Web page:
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Kids learn about traditional music




A MOUNTAIN MUSIC LESSON — Preschoolers, toddlers and infants listened and danced while John Wezley Haywood, a musician and teacher with the Early Childhood Program of Traditional Music, played the banjo at Appalachian Early Child Development Center on March 25. The center, located at 356 Circle Drive in Whitesburg, has partnered with Cowan Community Center to form the Early Childhood Program of Traditional Music, a program funded by the Appalachian Regional Commission.

A MOUNTAIN MUSIC LESSON — Preschoolers, toddlers and infants listened and danced while John Wezley Haywood, a musician and teacher with the Early Childhood Program of Traditional Music, played the banjo at Appalachian Early Child Development Center on March 25. The center, located at 356 Circle Drive in Whitesburg, has partnered with Cowan Community Center to form the Early Childhood Program of Traditional Music, a program funded by the Appalachian Regional Commission.

One childcare center in Letcher County is trying to expose children to traditional music at a very young age.

Appalachian Early Child Development Center has partnered with Cowan Community Center to form a program called Early Childhood Program of Traditional Music, funded by the Appalachian Regional Commission.

Since January the preschool class has traveled to Cowan Community Center every Wednesday to hear traditional music and storytelling. They will also learn how to square dance.

Recently John Wezley Haywood, a musician and teacher with the Early Childhood Program of Traditional Music, visited Appalachian Early Child Development Center with his wife, Kelli, and their children, Deladis and Ivy. He played traditional music and told folktales to all students at the center including toddlers and infants.

“We have been able to expand our existing Appalachian programs with participation in this program,” said Bonita Adams, administrator of the center.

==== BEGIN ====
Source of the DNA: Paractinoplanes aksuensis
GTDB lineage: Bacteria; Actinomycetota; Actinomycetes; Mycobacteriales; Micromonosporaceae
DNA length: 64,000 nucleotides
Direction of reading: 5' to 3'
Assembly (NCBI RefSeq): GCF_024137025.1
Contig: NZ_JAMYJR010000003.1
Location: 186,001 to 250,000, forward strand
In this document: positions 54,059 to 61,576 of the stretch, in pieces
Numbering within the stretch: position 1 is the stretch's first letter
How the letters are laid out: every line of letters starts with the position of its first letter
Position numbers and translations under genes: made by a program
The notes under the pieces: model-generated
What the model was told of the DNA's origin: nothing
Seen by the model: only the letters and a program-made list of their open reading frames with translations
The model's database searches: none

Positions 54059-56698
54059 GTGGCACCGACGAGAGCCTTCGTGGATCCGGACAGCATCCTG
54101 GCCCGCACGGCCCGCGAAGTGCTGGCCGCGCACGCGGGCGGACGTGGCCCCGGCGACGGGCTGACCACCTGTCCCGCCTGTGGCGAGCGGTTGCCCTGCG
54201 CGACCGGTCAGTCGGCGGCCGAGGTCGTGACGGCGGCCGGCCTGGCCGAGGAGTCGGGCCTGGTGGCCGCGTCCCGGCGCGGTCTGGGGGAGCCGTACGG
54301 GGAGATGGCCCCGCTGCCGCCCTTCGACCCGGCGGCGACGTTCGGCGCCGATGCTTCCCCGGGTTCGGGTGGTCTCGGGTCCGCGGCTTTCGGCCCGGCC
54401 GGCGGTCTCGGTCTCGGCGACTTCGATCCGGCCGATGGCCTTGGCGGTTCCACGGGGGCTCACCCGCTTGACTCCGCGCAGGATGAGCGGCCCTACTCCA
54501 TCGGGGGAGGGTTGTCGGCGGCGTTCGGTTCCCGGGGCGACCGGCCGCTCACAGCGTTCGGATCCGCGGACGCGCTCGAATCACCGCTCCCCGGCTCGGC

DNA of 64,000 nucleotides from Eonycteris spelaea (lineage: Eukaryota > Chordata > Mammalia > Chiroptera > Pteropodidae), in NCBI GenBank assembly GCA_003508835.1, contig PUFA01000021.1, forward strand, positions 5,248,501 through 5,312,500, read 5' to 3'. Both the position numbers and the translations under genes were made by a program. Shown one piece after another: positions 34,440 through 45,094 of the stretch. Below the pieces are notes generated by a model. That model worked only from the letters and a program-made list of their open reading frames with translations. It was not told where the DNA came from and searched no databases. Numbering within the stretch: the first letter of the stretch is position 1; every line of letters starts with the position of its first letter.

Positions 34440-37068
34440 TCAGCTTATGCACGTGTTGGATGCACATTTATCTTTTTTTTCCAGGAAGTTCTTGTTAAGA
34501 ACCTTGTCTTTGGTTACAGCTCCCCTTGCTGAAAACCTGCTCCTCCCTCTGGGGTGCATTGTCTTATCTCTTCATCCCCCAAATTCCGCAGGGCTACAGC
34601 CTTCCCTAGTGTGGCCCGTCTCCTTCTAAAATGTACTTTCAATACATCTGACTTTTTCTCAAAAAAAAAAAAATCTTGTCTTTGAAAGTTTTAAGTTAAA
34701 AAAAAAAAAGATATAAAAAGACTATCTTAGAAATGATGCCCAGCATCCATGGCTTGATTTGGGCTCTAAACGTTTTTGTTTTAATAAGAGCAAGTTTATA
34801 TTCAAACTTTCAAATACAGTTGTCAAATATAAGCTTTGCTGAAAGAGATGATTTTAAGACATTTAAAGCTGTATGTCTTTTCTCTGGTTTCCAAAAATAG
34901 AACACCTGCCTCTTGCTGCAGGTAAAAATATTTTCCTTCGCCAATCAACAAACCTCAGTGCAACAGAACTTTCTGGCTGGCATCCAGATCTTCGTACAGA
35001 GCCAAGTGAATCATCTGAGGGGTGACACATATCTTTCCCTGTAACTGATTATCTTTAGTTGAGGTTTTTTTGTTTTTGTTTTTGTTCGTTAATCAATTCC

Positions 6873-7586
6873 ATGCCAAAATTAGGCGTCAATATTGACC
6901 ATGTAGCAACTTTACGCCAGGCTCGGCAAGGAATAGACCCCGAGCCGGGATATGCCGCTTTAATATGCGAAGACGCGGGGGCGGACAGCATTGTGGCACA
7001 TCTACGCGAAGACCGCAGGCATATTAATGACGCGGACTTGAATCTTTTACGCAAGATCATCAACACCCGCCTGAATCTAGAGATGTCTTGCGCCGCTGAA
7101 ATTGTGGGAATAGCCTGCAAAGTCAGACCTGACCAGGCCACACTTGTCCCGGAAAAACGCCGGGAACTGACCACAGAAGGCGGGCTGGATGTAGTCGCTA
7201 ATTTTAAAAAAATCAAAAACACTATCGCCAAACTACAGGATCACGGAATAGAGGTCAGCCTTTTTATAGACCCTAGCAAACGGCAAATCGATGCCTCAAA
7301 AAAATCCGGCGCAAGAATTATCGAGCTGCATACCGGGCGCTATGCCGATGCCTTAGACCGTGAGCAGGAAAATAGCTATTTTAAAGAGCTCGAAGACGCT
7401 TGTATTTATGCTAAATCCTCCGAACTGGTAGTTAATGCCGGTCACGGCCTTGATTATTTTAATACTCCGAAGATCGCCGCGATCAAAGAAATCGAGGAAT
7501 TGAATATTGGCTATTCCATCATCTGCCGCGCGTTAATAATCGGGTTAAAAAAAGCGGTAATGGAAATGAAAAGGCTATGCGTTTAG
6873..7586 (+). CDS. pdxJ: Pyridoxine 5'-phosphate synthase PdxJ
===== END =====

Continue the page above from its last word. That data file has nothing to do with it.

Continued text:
Adams said the center was established with a mission to provide a quality early learning center with a focus on Appalachian culture and traditions.

“We have never had the financial means to bring mountain artists such as John Wezley Haywood into our center to work with our staff and children but have always known the significance of early introduction to music,” said Adams.

Adams said birth to five years old is the most important age for building a strong music foundation, with parents and caregivers being the first and most important music teachers.

“Our children are guided and encouraged by a supportive staff to experience and enjoy the gift of music,” said Adams.

Adams said the preschool instructor incorporated and expanded different music and art activities learned from the programs into the center’s curriculum to help give children different ways to enjoy traditional music, storytelling and dance.

“All children are musical and have a natural sense of rhythm and melody,” said Adams. “Music instruction stimulates speech and oral development. The potential for achievement in music will decline if children are not exposed to quality musical experiences between birth and eight years old.”

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